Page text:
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Organic Press May/June 2010

The Habitual Herbalist with June Ellen Bradley Diversity is good

In the spirit of “Let your food be your medicine and your medicine be your food,” that oft quoted phrase of Hippocrates, let’s consider a different perspective on our food. The key is diversity. Our ancestors knew from the study of nature that the genetic variety of food was paramount to survival. The Mayans, for example had over 300 varieties of tomato. Some were good during drought years, some could survive heavy rains, some could withstand higher or lower than normal temperature, when the pests that ate tomatoes came in record numbers, there were some varieties that were not so tasty to those pests. The Mayans did not use chemicals and fed large numbers of people on a regular basis. The land continued to be productive for hundreds if not thousands of years, and seeds were saved and honored for the abundance they represented. Today we have a trend of “Big Agriculture” and the creation of farming in monoculture –where one type of one species of plant is grown in large quantity…Nature hates that so she sends all kinds of insects to eat the plants, and diseases to bring down the population and let us know that it is not sustainable. Do we listen? NO. We invent toxic chemicals to correct the imbalance we created, creating a bigger imbalance. Hmmmmm. The part about letting food be our medicine –well let’s look at the metaphor of what we created with antibiotics. Every one of the antibiotics on the market today is primarily one chemical. We have a specific chemical to combat a specific bacterium. So what has happened with the bacteria that cause these diseases for which we created those antibiotics specifically? Well, just as everything that lives wants to continue to do so, they mutated to become immune to that one chemical. Now we have “superbugs” which really aren’t so super. Let’s apply this obvious skill of living things to survive by becoming genetically diverse to our food. Did you know that 90% of the genetic diversity of our fruits and vegetables has actually DISAPPEARED forever? Seriously…all those grammas saving seeds and cataloguing which ones did best in which conditions –all that information….gone. How did we let this happen? It happened simply because we aren’t paying attention. This is the first time in history that so many people –massive numbers, are removed from their food sources. What does a businessperson do when spotting a trend such as this? Capitalize on it and that is what has been done. The control of our seed supply is in the hands of 5 or so big companies. Biotech companies, chemical companies and seed companies are working together to produce our fruits and vegetables with two major factors in mind –whether the produce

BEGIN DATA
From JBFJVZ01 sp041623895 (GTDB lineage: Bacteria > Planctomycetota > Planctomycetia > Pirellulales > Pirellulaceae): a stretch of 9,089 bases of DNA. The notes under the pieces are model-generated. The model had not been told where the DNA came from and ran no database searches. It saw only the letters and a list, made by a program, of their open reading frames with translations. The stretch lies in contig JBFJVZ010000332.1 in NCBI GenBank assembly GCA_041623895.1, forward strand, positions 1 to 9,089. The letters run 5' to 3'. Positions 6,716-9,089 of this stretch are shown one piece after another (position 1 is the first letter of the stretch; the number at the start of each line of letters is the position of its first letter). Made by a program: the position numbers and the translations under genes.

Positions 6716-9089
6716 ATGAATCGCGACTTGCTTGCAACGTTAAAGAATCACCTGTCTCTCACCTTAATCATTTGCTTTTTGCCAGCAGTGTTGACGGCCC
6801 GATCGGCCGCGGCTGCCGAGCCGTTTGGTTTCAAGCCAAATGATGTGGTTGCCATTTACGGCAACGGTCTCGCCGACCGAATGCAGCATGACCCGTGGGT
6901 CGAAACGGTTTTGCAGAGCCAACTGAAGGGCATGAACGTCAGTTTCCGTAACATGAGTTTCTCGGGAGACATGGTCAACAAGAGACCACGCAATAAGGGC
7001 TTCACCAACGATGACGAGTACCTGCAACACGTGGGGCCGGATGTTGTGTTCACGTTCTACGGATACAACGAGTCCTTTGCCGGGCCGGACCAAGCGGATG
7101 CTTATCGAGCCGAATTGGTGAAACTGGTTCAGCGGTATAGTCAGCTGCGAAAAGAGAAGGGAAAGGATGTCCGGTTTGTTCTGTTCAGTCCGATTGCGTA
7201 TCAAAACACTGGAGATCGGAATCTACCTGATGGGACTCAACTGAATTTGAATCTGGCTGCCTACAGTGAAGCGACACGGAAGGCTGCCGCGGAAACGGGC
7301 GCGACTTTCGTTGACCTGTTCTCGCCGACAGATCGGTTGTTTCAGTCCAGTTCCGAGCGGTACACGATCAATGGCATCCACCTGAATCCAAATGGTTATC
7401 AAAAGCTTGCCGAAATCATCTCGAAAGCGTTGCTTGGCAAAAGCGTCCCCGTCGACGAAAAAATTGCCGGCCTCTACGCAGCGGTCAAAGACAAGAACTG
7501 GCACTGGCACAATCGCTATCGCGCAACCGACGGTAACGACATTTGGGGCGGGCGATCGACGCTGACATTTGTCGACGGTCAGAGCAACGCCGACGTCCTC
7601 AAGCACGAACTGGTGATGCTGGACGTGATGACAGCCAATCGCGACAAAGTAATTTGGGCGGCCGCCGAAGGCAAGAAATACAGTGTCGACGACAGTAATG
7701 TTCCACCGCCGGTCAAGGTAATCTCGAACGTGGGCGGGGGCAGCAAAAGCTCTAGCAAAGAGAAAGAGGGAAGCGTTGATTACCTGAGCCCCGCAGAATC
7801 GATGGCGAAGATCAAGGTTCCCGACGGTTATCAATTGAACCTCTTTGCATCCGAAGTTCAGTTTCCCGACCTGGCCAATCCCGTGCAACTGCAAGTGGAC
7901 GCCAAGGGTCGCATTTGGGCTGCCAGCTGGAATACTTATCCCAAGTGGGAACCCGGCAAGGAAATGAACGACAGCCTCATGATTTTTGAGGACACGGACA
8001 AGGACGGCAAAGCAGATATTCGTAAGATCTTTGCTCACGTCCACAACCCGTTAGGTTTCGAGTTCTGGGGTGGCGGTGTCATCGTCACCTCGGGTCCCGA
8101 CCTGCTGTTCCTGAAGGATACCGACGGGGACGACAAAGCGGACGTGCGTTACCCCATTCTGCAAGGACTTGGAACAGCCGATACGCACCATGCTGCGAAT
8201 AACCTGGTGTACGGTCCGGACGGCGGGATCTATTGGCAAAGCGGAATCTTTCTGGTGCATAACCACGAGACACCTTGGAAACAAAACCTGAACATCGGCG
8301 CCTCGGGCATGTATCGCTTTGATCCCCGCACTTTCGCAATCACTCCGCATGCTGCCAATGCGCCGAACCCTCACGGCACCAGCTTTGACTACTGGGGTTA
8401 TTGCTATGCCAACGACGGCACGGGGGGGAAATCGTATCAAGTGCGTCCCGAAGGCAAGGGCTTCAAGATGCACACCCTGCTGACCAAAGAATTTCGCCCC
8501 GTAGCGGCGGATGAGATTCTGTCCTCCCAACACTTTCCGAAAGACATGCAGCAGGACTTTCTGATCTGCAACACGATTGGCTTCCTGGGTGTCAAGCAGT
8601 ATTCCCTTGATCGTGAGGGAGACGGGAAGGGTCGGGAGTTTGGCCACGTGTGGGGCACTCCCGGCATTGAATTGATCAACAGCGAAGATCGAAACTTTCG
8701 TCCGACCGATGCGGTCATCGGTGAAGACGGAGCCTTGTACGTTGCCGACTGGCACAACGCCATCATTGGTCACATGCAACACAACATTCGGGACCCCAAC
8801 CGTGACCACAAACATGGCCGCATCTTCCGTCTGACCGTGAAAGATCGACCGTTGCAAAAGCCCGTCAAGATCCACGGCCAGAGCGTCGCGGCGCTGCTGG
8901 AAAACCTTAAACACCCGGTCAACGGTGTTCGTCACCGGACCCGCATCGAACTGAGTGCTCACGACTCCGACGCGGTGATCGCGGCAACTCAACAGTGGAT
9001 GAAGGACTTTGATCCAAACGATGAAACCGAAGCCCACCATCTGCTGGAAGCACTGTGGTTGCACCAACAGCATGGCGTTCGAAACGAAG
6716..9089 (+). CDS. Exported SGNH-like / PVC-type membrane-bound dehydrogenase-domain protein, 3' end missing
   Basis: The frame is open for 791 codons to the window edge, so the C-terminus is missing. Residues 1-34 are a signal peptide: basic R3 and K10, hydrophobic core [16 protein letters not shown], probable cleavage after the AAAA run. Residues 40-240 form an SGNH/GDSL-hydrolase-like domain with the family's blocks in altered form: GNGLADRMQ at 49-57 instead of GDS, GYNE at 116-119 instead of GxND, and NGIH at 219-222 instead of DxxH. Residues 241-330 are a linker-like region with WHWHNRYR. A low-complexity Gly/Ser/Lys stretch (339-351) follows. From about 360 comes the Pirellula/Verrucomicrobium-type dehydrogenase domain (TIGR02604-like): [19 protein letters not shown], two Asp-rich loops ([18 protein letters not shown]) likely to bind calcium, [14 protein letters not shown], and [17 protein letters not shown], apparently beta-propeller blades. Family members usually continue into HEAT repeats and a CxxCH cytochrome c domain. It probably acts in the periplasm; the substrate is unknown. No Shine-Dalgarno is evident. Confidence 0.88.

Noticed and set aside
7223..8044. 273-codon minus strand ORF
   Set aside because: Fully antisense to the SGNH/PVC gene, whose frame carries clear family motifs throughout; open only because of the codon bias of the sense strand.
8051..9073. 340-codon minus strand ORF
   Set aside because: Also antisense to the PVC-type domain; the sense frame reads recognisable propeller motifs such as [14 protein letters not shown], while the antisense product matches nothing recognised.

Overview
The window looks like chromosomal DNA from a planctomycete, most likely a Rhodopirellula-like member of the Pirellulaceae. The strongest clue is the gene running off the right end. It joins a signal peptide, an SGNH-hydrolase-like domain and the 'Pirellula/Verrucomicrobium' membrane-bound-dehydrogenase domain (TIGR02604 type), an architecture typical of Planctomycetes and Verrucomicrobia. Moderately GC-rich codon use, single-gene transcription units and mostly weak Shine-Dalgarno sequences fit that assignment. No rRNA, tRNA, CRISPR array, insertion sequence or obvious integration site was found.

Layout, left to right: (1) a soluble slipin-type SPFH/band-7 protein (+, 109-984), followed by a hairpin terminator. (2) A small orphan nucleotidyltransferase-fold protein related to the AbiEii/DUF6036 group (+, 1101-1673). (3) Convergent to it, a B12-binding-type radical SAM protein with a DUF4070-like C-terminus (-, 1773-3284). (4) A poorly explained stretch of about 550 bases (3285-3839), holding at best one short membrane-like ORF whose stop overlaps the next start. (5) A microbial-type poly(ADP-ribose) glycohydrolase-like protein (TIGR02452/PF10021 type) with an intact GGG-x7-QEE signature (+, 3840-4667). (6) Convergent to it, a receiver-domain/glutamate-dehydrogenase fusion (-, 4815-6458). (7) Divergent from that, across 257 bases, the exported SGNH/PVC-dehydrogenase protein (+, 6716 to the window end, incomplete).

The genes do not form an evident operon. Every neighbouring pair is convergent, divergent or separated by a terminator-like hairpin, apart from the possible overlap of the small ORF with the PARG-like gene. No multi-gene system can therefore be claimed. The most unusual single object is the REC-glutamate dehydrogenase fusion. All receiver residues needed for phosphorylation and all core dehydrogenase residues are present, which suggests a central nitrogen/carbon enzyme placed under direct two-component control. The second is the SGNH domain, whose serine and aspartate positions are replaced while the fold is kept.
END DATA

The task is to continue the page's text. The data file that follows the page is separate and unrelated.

will ship well and whether it will store well. Are we considering the highest nutritional content ? No, not important for profit and bottom line. Sad. We have been hearing about genetic modification of plants and often I have heard folks say; “SO what, we’ve been modifying plants for centuries! How do ya think the Mayans came up with 300 varieties of tomato?” Well they did do a form of genetic modification and were quite adept. The difference is that, in order to have control over modification and patent the seeds, our modern supercool technology allows us to implant the genes of one species into another. This has never been done before in the history of the world. So now our tomato has fish genes spliced into it so that Company X can identify its seeds and their progeny. This gets into nebulous territory legally because if the winds blow farmer B’s pollen a few miles into your fields you may find fish genes in your tomatoes and owe Company X some big bucks for poaching. To combat this sticky (pardon the pun) situation, big biz has brilliantly created the “terminator seed” WOW that sounds so macho and it is! This seed basically gives rise to a plant that grows and produces seeds just like any other plant of that species except for one detail. Those seeds do not make offspring. You have to go back to company X to get seeds that will grow next year…the same genetic blend too. The seeds are all genetically identical. Back to our monochemical antibiotic, it doesn’t take that much of a stretch to see how precarious our tomatoes are in the light of Natures laws. Another thing we remain in the dark about is how this affects other countries. Those countries which used to have 50 varieties of rice, (seeds saved lovingly and guarded over centuries by the grammas and grandpas to ensure that the children that they will never see will be well fed,) how does this affect them? Well, times being what they are, every farmer is doing his or her level best to grow things that will not only feed their families but also crops that they can sell to a larger market to pay for their land, heavily taxed by the governments. They start growing coffee and corn, round up ready soybeans (modified to withstand being sprayed by roundup…how healthy can that be?) and cotton. They get the seeds from Company X and since these seeds also come with all those chemicals to keep the plants alive, they get those too. Soon they are in debt. They are working so hard to keep this unsustainable and costly farming practice that they have been sold to believe is the new best way, that they quit saving seeds for several seasons until realizing “Hey, this sucks” By this time the seed supply is narrowed continued on pg. 23

Organic Press May/June 2010

International Cooperative Principles